The speakers at this year’s Transplant Today, an international symposium on the most topical issues in transplantation, were once again some of the most renowned European representatives in the field, presenting on new indications and the most exciting challenges of the near future.

This year, for the second time, the Department of Surgery, Transplantation and Gastroenterology (STéG) hosted the conference at the Semmelweis Salon. Once again, the event was attended and lectured by some of Europe’s most prominent transplant specialists.

The day-long international symposium was opened by Rector Dr. Béla Merkely. He reminded that the first kidney transplantation program of Hungary started in 1973, and it was performed at Semmelweis university, as well as the first heart transplantation, which was performed in 1992 at the Heart and Vascular Centre in Városmajor.

In 1994, the Department of Surgery and Transplantation opened in Budapest, and the following year the liver transplantation program was launched, which has been operating successfully ever since. At the height of the coronavirus epidemic, this institution performed its 500th living donor kidney transplant. In 2021, the Department of Transplantation and Surgery was merged into the 1st Department of Surgery and Interventional Gastroenterology. This created the Department of Surgery, Transplantation and Gastroenterology (STéG), one of the largest inpatient care facilities at the university. It is thanks to this clinic that Semmelweis University is still a leader in organ transplantation in Hungary and is one of the major Eurotransplant countries, the Rector pointed out.

The purpose and mission of Transplant Today reaches far beyond the walls of Semmelweis University. It was organized with the intention of creating an opportunity for professionals from all Hungarian medical schools to enhance their professional development, exchange ideas and expand their national and international network of contacts

– Dr. Béla Merkely concluded.

According to Dr. Attila Szijártó, Director of the Department of Surgery, Transplantation and Gastroenterology, Transplant Today addresses the most current issues of the field, especially the changes in indications and challenges those involved have to face in the future. This year’s event is the second international symposium organized by Semmelweis, aimed at a slightly narrower professional audience: the presentations are primarily designed to dive into exciting and evolving areas, for example the transplantation of children, or the issue of AB0 incompatible transplants.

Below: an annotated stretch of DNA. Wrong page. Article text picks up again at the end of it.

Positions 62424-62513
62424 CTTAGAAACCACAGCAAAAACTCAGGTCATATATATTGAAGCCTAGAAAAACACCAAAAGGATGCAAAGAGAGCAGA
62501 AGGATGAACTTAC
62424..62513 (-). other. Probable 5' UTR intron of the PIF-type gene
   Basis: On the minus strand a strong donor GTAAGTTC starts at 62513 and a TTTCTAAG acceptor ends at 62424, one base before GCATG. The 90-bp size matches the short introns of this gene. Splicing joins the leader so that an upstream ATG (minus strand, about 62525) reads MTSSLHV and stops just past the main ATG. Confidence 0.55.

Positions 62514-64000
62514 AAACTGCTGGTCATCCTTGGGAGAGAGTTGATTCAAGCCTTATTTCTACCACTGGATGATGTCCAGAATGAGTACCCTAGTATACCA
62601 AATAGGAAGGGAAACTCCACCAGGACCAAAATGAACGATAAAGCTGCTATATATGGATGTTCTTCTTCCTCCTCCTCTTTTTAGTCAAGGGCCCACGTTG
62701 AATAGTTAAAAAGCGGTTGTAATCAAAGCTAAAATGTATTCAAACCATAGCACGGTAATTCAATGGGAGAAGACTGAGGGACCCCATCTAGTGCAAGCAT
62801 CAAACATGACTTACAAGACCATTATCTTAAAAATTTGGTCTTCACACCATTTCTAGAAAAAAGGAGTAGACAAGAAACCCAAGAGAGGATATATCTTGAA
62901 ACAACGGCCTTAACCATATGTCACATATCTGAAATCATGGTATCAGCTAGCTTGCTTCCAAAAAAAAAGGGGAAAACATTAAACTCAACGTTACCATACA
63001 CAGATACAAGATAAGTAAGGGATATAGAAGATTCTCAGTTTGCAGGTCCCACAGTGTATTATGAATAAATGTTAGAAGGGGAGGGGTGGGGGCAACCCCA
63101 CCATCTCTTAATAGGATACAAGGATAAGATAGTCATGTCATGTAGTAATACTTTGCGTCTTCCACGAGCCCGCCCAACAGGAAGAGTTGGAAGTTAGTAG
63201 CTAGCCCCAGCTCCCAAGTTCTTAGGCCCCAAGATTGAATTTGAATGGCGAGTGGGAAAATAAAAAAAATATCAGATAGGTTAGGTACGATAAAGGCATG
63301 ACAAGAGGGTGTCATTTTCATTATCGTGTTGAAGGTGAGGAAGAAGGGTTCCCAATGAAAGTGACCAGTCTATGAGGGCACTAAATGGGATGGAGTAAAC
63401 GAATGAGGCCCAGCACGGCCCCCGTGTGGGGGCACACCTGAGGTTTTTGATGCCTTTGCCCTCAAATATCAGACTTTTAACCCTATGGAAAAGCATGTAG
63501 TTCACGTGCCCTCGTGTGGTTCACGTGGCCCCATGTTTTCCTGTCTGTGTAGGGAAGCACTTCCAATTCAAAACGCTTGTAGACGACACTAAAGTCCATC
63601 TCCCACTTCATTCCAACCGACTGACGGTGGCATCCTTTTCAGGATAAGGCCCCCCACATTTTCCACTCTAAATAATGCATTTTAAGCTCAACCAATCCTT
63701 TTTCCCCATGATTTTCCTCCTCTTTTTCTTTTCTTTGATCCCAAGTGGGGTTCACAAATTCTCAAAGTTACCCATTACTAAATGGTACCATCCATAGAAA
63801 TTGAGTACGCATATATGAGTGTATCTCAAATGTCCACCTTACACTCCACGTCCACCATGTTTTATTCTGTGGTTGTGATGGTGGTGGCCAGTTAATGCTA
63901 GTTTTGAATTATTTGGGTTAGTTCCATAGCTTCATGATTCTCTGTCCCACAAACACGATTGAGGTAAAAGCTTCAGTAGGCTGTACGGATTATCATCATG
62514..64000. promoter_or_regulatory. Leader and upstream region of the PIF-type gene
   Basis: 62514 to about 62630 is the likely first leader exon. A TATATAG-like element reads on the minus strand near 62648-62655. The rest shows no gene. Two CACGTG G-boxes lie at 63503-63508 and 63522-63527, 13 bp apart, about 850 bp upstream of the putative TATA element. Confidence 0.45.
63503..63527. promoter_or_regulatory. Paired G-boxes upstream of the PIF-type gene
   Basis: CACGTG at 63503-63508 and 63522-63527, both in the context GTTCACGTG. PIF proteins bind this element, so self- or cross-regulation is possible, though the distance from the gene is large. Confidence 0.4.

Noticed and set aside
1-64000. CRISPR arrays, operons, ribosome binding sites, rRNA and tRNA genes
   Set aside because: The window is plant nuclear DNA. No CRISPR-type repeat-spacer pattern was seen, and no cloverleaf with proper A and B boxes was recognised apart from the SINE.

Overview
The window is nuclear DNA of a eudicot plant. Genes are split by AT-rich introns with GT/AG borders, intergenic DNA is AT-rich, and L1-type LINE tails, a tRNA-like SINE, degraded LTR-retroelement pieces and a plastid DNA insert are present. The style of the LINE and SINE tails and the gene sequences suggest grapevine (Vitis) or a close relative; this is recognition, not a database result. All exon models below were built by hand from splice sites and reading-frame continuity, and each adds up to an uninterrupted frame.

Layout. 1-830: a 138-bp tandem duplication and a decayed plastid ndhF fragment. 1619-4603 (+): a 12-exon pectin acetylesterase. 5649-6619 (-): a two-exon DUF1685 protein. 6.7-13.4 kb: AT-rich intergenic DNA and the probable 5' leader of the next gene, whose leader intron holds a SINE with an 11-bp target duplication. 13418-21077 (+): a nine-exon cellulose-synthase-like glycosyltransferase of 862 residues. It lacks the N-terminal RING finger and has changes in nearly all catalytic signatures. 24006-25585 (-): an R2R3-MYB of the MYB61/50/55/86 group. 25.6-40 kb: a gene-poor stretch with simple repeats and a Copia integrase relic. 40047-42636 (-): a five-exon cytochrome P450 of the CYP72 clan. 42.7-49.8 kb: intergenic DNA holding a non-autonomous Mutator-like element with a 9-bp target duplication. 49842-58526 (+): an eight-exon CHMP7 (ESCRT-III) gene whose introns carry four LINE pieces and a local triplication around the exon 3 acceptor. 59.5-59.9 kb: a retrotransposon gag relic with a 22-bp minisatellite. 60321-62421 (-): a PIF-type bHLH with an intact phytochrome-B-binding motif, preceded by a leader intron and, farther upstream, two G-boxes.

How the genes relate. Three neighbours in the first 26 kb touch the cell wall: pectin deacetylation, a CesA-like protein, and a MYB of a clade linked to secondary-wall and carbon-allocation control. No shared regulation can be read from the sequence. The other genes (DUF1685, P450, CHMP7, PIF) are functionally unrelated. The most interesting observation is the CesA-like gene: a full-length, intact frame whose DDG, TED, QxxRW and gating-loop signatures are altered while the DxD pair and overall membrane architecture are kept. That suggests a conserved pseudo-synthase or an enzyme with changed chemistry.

Fortunately, national transplantation activity slowly approaches pre-epidemic levels, and donor offers are increasing for all organs. Overall, 40 live donor kidney transplants were performed at the university last year; in addition to that, 94 cadaver kidney transplants, 69 liver transplants and 2 pancreas transplants were completed in 2022. Under the umbrealla of Semmelweis, 40 heart and 12 lung transplants were accomplished as well

– he said.

This was followed by a presentation by Sándor Mihály, Director of Transplantation at the Hungarian National Blood Transfusion Service, in which he presented the results of a research funded by the Council of Europe. The study investigated the reasons for refusing cadaver donation in Council of Europe member states. One of the interesting results of this research was the generalization of the presumed consent in countries that previously used donor cards.

The presentation by Professor Umberto Cillo at the University of Padua was one of the most anticipated, and brought a candid and open dialogue between the participants. Among other things, the expert in liver transplantation and hepatobiliary surgery addressed the changing indications for liver transplantation, namely that recipient selection based on the biological characteristics of tumours is increasingly replacing the tumour restriction criteria that have been commonly used up to now.

Fabio Vistoli, Professor of Surgery at the University of Pisa, reviewed the progress of pancreas transplantation in Italy. Thoracic organ transplantation was represented by professors from Semmelweis University and its partner university, the Medical University of Vienna as well as Allgemeines Krankenhaus (AKH). Heart transplantation was reviewed by Professor Andreas Zuckermann, a long-time supporter of the Hungarian heart program at the Medical University of Vienna, and Konrad Hötzeneker gave a presentation on lung transplantation online, from India. Both speakers stressed the importance of mechanical perfusion, now commonly used for thoracic organs. This not only increases the amount of organs that can be utilized, but also makes the transplantation itself a more predictable operation. Unfortunately, this option is not yet available for transplantation in Hungary, but its introduction is an increasingly urgent task and goal.

The lunch break was filled with informal discussion with the speakers, followed by a panel of experts in the field of kidney transplantation, the most widely performed organ transplantation. Nephrologist Rainier Oberbauer took a break from his home conference to visit Semmelweis University and talk about the increasing use of blood type incompatible transplants. This was accompanied by an online discussion by transplant surgeon Frank Dor from London. The last lecture of the scientific program was a presentation by Uts Herden. As a surgeon, he gave an overview of transplants performed on Hungarian children in Hamburg, which are a necessary and effective complement to domestic programs.

Dr. Imre Fehérvári (Department of Surgery, Transplantation and Gastroenterology);
Directorate of Communication
Photo: Bálint Barta, Attila Kovács – Semmelweis University